The beginning of a school year is a great time to introduce more visuals to your class.
Many of us use post-its to remind ourselves of what we need to remember to do or what we need to remember to bring with us. Visuals serve the same purpose for our students – a gentle reminder of routines and expectations. With basics routines and expectations posted with visuals there is more mental energy left for unexpected or deeper level thinking.
Maybe you could write yourself a note on a post-it to remind yourself to make a few more visuals
Sometimes we get frustrated when we have to repeat the same information over and over again. This can be especially true when it comes to having students remember to bring along the supplies they will need for the next activity.
When it is time to go to gym class, does your student constantly forget to bring his or her gym bag or gym shoes? When they show up for class in the morning have they forgotten to bring a pen with them or their text book? This is a great opportunity to use visuals.
Create a visual list of supplies to remind your student what to bring with them. Post it in their locker, in their binder or on their visual schedule. It is highly likely that forgetting these items is also frustrating for your student. Visuals can help reduce frustrations for both of you.
When students behaviour starts to escalate become aggressive or violent it can be difficult to remain calm. Visuals can help your communication remain calm, at the very least. Visuals also allow communication to continue while also giving the student the space they may need to self-regulate and start to calm themselves.
When a student is calming down it is often difficult to know when you can start communicating with them without re-triggering behaviour. Visuals can be a less threatening way to get your message across without aggravating the situation by talking too soon or getting too close. Make up visuals reminding the student what self-regulated behaviour looks like (quiet voice, calm body and hands). Add visuals of strategy options for calming down (walk to the water fountain, count to ten, sing a song in your head, take long, slow breathes). For some students, visuals about how to re-enter the classroom or support room can help (enter room quietly, join others with what they are doing, raise your hand for help).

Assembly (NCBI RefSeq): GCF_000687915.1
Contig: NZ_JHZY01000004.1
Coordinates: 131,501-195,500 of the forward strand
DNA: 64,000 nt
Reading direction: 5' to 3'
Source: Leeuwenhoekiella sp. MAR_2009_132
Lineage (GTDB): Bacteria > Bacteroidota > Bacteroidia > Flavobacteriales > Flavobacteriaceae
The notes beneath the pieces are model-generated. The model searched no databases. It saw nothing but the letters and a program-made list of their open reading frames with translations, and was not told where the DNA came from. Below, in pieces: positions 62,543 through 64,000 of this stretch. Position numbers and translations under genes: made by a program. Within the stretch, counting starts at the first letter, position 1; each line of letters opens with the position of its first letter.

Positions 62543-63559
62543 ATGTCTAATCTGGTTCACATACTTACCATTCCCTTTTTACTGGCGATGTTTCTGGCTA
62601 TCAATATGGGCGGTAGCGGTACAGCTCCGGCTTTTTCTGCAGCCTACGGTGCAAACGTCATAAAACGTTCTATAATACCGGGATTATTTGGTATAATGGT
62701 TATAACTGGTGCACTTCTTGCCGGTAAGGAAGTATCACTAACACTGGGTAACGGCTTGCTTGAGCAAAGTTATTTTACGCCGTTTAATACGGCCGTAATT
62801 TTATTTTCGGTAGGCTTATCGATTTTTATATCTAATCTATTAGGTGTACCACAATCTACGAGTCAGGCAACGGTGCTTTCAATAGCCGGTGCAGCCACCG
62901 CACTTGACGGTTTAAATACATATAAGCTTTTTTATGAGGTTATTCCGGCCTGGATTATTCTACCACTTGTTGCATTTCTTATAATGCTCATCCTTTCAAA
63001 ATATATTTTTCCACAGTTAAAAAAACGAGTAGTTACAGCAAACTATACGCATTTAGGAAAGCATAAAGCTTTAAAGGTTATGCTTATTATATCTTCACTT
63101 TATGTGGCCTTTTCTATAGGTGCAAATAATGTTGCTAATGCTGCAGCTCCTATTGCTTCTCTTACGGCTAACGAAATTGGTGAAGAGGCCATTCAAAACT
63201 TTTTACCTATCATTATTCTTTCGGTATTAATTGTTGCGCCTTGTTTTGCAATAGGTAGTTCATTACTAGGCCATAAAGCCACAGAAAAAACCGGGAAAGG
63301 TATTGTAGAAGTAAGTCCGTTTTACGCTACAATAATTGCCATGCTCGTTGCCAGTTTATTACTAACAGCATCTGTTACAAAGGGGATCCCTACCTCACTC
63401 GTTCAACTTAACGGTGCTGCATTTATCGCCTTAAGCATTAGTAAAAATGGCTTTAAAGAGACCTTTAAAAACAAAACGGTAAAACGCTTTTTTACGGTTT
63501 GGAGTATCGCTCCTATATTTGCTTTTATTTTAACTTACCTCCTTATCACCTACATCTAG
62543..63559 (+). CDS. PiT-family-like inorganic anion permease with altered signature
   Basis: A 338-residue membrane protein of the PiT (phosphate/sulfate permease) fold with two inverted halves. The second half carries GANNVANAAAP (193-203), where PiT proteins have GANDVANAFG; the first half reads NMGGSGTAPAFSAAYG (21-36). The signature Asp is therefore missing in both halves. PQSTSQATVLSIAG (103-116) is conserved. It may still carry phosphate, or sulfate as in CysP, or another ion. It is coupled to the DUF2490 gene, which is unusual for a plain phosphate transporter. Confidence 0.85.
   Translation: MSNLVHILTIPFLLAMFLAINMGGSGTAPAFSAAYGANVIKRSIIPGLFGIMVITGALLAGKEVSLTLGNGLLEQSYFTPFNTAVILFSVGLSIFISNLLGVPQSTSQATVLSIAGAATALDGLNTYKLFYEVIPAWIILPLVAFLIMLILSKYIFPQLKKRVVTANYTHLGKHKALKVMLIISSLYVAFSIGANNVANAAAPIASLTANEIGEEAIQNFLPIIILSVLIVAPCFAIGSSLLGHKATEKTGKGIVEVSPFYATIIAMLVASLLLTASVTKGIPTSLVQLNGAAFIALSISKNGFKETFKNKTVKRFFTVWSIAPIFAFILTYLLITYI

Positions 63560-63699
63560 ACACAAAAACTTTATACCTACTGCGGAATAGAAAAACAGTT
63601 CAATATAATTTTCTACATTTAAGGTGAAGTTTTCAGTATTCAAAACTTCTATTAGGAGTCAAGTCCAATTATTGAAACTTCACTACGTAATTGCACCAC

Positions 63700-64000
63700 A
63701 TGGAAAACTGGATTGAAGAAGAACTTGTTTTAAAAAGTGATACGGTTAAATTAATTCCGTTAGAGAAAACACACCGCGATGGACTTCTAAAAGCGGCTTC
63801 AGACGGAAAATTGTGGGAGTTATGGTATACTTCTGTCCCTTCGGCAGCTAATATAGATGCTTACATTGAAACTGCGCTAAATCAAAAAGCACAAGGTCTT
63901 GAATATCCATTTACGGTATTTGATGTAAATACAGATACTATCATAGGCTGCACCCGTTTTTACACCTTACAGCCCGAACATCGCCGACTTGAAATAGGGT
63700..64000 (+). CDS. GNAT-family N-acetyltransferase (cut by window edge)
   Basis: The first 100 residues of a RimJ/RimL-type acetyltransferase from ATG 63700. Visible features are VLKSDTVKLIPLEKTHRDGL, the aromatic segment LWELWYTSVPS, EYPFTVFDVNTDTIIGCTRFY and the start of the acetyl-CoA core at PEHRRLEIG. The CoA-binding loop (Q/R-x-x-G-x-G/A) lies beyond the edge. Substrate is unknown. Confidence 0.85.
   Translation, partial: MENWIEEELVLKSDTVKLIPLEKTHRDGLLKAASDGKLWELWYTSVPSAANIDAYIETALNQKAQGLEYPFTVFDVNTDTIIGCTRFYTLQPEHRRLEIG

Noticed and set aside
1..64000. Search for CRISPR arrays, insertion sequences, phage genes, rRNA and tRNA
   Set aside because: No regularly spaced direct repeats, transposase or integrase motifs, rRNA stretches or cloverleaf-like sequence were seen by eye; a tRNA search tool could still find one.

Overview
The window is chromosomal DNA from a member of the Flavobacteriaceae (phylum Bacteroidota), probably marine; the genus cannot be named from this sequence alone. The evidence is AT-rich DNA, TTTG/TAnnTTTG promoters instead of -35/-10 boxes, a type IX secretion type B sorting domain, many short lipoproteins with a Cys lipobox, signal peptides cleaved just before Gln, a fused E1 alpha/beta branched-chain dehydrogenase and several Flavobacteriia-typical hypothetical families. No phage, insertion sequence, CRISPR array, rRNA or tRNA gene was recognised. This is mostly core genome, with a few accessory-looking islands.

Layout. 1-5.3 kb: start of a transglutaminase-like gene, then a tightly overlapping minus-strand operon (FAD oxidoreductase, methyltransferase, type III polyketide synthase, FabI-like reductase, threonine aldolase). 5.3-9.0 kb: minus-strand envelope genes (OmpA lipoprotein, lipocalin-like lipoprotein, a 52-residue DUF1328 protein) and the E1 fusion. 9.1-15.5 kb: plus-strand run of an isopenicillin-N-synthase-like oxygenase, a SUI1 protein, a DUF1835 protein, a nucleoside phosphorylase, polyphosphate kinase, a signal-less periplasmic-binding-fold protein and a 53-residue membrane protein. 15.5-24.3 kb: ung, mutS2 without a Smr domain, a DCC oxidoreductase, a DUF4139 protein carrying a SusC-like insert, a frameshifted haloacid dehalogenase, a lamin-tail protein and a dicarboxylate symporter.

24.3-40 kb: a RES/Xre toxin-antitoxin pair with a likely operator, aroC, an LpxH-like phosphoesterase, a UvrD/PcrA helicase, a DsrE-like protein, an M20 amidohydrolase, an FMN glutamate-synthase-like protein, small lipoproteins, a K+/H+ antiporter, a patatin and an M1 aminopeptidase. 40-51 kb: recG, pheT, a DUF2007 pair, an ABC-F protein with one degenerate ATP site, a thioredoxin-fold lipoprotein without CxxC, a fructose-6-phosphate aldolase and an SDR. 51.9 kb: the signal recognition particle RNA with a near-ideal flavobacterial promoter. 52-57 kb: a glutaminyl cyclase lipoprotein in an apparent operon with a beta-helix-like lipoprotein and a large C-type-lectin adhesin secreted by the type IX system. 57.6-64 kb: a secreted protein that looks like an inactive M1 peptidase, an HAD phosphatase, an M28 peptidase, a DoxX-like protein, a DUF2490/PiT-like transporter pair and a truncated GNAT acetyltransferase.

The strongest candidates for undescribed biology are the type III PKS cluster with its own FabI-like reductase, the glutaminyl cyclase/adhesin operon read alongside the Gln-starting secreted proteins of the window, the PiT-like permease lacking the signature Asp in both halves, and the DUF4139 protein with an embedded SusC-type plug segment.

Whenever you catch yourself (or others) repeating the same thing over and over or getting louder and/or closer to try to get your point across, it is a good time to consider visuals. Even if you find yourself slowing down often to get your message across, you might want to consider using visuals. All of these communication patterns can be highlighting the fact that the person to whom you are speaking has trouble processing spoken language. Visuals might be more effective and more respectful.
This visual was created by my friend and Education Assistant extraordinaire, Lynne-Mari. It beautifully sums up one of the main benefits of using visuals.
We can get frustrated at times when we know that our students have heard the words we are saying and yet are not responding to them as we feel they should. It can help to remember that just because a student is able to hear your words, does not guarantee the student has processed your words. Visuals help increase the chance that our message is understood – not simply heard.